Apple is a global technology giant that produces some of the world’s most popular and innovative products and services, such as the iPhone, Mac computer, Apple Watch, and more. But who actually invented Apple and when, and how did it achieve such phenomenal success and value?
This article will provide a brief overview of Apple’s history, from its humble beginnings in a garage to its current status as the first company to hit a market capitalization of $3 trillion!
The Blue Box
Apple was invented by its co-founders, Steve Wozniak, and Steve Jobs. The two met for the first time in 1971 when Jobs was 16 and Wozniak was just 21. They were introduced to each other by mutual friend Bill Fernandez and began their first business venture together in the fall of that year.
The “Two Steves,” as they were later referred to, bonded over their shared love of electronics and pulling pranks. This shared interest led them to the creation of the blue box.
Wozniak, who was a self-taught electronics engineer, read an article in Esquire magazine about a device that could place long-distance phone calls for free by emitting certain tone chirps (also known as phreaking). This led him to build his version of the device, which they named the blue box. Jobs, who took on the task of packaging and marketing these devices, managed to sell 200 blue boxes at $150 each. He and Wozniak split the profit.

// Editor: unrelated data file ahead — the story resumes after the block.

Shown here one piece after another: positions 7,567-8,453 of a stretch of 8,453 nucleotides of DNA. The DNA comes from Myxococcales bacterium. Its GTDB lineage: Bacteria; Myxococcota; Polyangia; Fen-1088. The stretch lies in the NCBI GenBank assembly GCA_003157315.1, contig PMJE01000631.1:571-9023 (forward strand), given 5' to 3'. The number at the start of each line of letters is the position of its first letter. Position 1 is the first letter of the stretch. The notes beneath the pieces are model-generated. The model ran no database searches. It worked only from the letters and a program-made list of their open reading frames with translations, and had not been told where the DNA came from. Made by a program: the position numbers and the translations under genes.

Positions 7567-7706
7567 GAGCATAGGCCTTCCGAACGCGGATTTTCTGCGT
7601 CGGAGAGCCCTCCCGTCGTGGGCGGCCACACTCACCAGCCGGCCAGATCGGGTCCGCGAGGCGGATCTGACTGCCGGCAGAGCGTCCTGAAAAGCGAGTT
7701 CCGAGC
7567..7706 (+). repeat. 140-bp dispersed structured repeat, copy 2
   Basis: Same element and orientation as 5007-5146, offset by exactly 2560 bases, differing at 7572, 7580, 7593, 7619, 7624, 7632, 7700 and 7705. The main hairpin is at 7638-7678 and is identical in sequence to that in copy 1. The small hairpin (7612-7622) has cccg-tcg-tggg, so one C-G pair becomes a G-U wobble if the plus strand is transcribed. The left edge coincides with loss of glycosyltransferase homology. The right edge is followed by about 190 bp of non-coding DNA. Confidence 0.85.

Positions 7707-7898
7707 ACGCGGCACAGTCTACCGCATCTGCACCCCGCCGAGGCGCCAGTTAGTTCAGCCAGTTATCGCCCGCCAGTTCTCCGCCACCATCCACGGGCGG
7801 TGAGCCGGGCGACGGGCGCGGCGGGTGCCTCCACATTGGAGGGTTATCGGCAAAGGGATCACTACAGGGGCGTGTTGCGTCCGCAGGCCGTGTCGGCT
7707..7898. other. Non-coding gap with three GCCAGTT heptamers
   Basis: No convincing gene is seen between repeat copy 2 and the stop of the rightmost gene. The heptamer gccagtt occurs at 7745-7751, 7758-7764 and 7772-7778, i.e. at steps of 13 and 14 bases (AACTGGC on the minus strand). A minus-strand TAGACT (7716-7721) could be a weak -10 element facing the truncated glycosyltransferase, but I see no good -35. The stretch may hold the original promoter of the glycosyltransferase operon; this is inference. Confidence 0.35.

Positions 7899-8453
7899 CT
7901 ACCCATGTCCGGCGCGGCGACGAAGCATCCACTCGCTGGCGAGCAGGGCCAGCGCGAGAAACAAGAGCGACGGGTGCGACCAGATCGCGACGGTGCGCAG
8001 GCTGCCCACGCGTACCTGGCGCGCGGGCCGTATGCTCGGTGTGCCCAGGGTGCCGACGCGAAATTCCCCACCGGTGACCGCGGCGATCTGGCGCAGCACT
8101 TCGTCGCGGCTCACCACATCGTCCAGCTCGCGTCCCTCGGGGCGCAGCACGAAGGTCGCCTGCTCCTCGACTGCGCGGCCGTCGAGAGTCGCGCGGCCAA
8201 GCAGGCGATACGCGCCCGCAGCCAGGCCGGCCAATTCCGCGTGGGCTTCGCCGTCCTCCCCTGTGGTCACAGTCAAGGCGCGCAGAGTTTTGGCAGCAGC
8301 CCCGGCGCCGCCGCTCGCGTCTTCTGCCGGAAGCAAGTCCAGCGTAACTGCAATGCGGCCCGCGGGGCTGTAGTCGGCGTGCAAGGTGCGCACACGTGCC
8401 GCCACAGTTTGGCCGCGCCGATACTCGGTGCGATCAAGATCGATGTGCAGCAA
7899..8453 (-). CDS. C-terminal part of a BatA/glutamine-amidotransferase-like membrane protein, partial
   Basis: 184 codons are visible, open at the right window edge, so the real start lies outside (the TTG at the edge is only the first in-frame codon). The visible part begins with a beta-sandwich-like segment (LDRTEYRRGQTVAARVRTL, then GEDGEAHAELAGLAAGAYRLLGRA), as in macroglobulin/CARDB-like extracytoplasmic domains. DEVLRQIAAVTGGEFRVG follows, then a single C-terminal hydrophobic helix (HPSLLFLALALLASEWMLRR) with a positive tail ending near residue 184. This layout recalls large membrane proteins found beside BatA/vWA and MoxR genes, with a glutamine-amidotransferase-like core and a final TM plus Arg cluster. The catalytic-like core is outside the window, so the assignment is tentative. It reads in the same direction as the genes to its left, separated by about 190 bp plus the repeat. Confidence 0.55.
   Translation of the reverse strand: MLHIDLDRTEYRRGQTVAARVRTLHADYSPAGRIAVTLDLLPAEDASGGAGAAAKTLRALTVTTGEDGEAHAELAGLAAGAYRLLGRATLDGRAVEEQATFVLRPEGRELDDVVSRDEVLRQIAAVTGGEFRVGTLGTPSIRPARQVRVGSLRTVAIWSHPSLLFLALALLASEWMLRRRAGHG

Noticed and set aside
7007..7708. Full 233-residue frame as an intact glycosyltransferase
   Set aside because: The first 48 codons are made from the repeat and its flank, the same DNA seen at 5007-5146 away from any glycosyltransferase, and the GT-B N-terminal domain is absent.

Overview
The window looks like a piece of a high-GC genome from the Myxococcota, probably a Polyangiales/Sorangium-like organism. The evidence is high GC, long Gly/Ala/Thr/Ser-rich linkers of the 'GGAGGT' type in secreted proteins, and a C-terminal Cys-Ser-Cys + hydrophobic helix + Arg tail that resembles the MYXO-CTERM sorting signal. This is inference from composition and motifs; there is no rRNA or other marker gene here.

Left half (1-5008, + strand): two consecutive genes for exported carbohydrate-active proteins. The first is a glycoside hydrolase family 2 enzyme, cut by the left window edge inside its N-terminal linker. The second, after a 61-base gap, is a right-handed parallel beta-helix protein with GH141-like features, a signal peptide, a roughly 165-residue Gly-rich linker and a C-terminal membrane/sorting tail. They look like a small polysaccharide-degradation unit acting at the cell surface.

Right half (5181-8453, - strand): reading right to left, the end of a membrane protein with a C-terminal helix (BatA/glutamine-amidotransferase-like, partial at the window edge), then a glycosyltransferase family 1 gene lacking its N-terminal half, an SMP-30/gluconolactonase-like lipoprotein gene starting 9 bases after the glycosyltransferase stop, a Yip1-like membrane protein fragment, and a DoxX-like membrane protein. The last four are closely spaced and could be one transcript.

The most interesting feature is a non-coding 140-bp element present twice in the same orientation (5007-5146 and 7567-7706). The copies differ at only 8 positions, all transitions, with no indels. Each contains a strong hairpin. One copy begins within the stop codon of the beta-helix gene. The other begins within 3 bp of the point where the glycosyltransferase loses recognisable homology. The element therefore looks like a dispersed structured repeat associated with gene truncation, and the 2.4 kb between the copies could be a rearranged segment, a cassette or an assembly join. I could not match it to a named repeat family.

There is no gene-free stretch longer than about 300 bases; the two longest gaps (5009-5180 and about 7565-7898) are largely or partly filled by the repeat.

A fun fact is that Wozniak tested his creation by calling Vatican City. He pretended to be Henry Kissinger, wanting to talk to the Pope. However, a bishop got suspicious and called the real Henry Kissinger!
In 1975, Wozniak, who had a lifelong dream to build his own computer, was finally presented with the opportunity to make this dream a reality thanks to the arrival of the Altair 8800.
The Altair 8800 was the first commercially successful microcomputer, which used the newly invented microprocessor chip and was sold as a kit.
Inspired by the Altair and cheered on by his friends at the Homebrew Computer Club, Wozniak immediately began making plans for his own microcomputer.